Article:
But until recently, scientists have not been able to look at a microbial community and distinguish the spatial relationship of more than 2 or 3 kinds of microbes at once.
Now, a microscopy technique developed at the Marine Biological Laboratory (MBL), allows scientists to see the spatial arrangement of up to 28 differently labeled microbes in a single field of view.
"We get information on the presence of many different microbes at once and get it quickly, cheaply, and perhaps more accurately than other methods," says Gary Borisy, president and director of the MBL and co-author of a paper describing the technique published today in Proceedings of the National Academy of Sciences.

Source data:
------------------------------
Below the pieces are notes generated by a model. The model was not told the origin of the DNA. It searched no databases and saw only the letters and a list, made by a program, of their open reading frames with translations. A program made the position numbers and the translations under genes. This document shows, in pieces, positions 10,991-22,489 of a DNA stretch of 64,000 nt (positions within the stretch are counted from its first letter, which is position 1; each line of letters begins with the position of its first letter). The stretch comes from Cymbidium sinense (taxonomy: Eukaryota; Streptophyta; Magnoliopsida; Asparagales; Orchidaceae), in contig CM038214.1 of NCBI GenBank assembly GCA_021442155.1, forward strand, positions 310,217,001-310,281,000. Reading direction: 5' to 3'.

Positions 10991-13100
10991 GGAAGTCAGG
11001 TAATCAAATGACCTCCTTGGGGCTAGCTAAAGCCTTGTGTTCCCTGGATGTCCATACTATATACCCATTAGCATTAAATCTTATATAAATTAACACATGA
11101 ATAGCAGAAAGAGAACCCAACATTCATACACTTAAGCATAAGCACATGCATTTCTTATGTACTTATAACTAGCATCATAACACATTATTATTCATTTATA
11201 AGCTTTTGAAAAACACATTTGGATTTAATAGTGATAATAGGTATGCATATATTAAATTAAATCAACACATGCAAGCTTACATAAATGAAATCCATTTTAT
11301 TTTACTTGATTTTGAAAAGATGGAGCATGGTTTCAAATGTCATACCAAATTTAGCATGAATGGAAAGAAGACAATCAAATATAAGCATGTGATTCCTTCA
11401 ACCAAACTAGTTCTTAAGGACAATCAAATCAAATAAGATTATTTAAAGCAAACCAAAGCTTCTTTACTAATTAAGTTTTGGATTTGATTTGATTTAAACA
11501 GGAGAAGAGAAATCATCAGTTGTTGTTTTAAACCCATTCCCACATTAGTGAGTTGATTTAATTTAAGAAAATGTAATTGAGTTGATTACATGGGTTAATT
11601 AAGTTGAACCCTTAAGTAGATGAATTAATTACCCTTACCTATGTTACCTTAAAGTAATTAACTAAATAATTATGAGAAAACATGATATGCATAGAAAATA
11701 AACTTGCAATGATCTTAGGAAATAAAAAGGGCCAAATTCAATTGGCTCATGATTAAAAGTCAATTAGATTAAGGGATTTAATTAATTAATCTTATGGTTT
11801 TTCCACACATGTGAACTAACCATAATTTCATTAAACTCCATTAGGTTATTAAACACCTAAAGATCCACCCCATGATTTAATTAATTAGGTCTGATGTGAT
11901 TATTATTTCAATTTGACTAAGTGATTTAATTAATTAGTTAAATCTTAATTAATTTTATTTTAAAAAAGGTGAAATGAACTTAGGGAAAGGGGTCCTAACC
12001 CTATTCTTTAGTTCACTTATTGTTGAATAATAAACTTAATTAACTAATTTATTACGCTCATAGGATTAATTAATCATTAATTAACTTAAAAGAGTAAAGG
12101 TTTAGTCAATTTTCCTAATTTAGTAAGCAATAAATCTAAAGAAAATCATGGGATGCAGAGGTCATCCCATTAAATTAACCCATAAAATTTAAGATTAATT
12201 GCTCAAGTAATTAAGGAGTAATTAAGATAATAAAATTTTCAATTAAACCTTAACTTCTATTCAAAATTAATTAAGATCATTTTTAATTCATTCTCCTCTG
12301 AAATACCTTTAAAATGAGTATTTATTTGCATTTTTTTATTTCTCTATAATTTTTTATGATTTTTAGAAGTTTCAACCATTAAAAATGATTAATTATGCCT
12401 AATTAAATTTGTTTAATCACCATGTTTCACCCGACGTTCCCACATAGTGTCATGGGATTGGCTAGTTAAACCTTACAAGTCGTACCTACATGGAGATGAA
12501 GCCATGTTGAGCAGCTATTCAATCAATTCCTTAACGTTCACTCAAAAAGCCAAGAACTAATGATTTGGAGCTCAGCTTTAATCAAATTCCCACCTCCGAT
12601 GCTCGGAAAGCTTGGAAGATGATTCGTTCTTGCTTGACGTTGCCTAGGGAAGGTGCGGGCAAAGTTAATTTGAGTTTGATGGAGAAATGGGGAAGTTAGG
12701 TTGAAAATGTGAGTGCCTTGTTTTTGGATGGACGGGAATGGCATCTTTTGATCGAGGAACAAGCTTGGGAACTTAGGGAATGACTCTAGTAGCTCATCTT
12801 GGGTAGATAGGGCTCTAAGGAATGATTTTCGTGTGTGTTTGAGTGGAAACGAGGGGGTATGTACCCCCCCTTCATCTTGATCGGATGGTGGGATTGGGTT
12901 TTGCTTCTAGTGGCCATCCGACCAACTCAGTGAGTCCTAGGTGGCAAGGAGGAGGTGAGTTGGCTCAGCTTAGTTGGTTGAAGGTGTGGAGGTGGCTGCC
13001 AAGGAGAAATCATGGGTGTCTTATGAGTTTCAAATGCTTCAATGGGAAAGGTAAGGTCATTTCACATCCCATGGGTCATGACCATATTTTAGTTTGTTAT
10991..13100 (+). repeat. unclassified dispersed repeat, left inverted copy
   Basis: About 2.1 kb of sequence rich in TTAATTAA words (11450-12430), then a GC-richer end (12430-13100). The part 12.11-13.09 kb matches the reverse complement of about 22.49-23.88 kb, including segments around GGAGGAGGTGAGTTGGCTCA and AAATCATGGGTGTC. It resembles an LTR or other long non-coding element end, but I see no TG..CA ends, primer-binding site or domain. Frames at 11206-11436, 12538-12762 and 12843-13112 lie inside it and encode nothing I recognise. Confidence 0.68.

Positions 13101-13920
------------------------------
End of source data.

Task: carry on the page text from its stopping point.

"Just as you may move to a certain neighborhood because the schools are good for your kids, the neighborhood is important for microbes," Borisy says. "When we find out where (in a community) they like to hang out, that has implications for how they function."
The new technique, called CLASI-FISH (combinatorial labeling and spectral imaging fluorescent in situ hybridization), is faster than traditional ways of identifying the microbes in a sample (by laboratory culture or by DNA sequencing). Plus, it reveals the spatial structure of the community, which these methods do not.
"We don't just find out who is there. We find out where they are in space," Borisy says.
Borisy and his colleagues, including Floyd Dewhirst of the Harvard School of Dental Medicine, used the technique to analyze dental plaque, a complex biofilm that is known to contain at least 600 species of microbes. They were able to visually discriminate 15 different microbial types, and to determine which 2 types (Prevotella and Actinomyces) showed the most interspecies associations.
"That might imply some functional interaction between them," Borisy says. "One may be facilitating the other to colonize the site, and the exchange will reap some benefit for them both."